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Article > Rule of law
Description :: The wars on terrorism are wars against ourselves
It seems popular these days to blow up cars from a distance, using missiles fired from a helicopter or an unmanned spy plane. But I'm not talking about the terrorists: I'm talking about those who want to stop them at all costs.

In the last few days (as of this writing,) Israeli military helicopters have attacked two vehicles in Palestinian territories; their targets were heavily suspected terrorist leaders. They're not the only ones guilty: the US launched a decapitation attack against Saddam Hussein on the eve of a full-scale war, and earlier, the US destroyed a vehicle in Yemen carrying suspected terrorists. We've detained supposedly illegal immigrants for weeks without pressing charges or providing a lawyer, while searching their backgrounds for terrorist links. We've held prisonners (not of war, as that'd require us to treat them well, and quickly) caught during our brief attack in Afghanistan.

We have abandoned simple rules of freedom, in order to gain what we see as security. Habeas corpus? Or maybe "innocent until proven guilty?" We've committed murder rather than bring suspected criminals to justice: if they're terrorists, or might be, they don't deserve justice. That's the way we're moving our world forward, toward peace, freedom, and prosperity for everyone. In the mean time, however, we have made ourselves judge/jury/executioner out of frustration, cynicism, and utter laziness. If we can fire a missile at them ... don't you figure we can arrest them and bring them to court? If we feel so comfortable killing our enemies, shouldn't we be able to prove, in a court of law, that these people are guilty of heinous crimes beyond any doubt?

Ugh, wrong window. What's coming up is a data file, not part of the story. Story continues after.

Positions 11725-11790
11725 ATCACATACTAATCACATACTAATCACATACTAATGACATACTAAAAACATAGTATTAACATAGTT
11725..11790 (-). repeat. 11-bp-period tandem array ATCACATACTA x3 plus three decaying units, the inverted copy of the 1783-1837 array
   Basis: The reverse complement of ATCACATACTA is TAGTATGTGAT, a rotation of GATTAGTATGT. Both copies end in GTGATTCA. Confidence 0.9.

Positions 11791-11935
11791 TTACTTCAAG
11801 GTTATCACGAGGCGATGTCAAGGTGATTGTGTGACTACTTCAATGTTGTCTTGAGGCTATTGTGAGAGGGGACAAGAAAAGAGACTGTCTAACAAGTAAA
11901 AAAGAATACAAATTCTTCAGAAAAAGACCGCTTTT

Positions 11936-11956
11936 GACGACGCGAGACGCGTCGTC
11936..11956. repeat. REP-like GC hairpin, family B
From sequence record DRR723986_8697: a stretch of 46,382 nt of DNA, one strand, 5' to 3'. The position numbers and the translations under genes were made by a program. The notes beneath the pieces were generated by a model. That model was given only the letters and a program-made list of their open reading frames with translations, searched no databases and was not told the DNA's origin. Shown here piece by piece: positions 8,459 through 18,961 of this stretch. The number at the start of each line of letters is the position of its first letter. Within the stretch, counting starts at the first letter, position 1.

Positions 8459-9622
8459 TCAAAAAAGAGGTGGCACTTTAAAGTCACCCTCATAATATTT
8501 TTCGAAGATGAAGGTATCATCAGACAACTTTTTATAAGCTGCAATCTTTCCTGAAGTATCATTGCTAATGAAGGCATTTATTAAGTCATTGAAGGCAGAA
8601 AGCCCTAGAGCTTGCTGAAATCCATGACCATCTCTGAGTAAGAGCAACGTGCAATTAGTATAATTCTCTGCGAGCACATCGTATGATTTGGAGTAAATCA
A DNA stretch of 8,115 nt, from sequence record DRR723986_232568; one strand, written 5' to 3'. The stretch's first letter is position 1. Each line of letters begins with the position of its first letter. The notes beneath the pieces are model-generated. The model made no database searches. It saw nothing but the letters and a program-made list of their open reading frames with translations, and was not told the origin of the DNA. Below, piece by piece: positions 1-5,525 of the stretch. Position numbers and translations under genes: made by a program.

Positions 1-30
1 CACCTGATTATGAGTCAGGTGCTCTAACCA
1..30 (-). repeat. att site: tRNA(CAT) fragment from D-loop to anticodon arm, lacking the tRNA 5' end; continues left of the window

(A note here to those who think I'm being partisan: it was President Clinton, not Bush, who signed the order to kill Osama Bin Laden, wherever and whenever it became possible. The use of spy planes to carry weapons was conceived of by Clinton's administration, though they hadn't finalized the plans. The plans were forwarded to Bush's team, who later made use of them.)

Freedom and justice are worth too much to me to allow us to blatantly violate our own rule of law to obtain them. I don't want freedom bought by murder. I don't want justice at the cost of innocent bystanders being blown to shreds by missiles. I don't want this security, when I may in fact be the next target of a missile from my own benefactors. I don't want to be guilty of striking first, out of fear and uncertainty: the terrorists have won when we can no longer obey our own laws.

Freedom ... murder. Someone has reminded me that this sounds an awful lot like a revolution. We're proud of the American revolution -- "freedom" from the rule of aristocrats. Wasn't that terrorism? Do we not honor the terrorists who fought off the British? The US wasn't its own nation yet: it was only a colony under British rule. At the time, they were fighting their own government, using violent means, to get what they wanted. That is the definition of terrorism we use today: use of violence and/or threats to coerce a government for your own political or religious reasons. The U.S. of America were born of terrorism; terrorism was their method. Our fight for freedom was successful, and we are proud of it. Now we just have to crush everyone else's... (Note that the USA has had a heavy hand in repressing revolutions in many other nations: people wanting freedom in their own lands, not just terrorists striking abroad. Revolution is only acceptable when we deem it to be. Freedom, justice, liberty for all? I think not.)

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Owned by Unordained - Created on 06/12/2003 - Last edited on 07/02/2003

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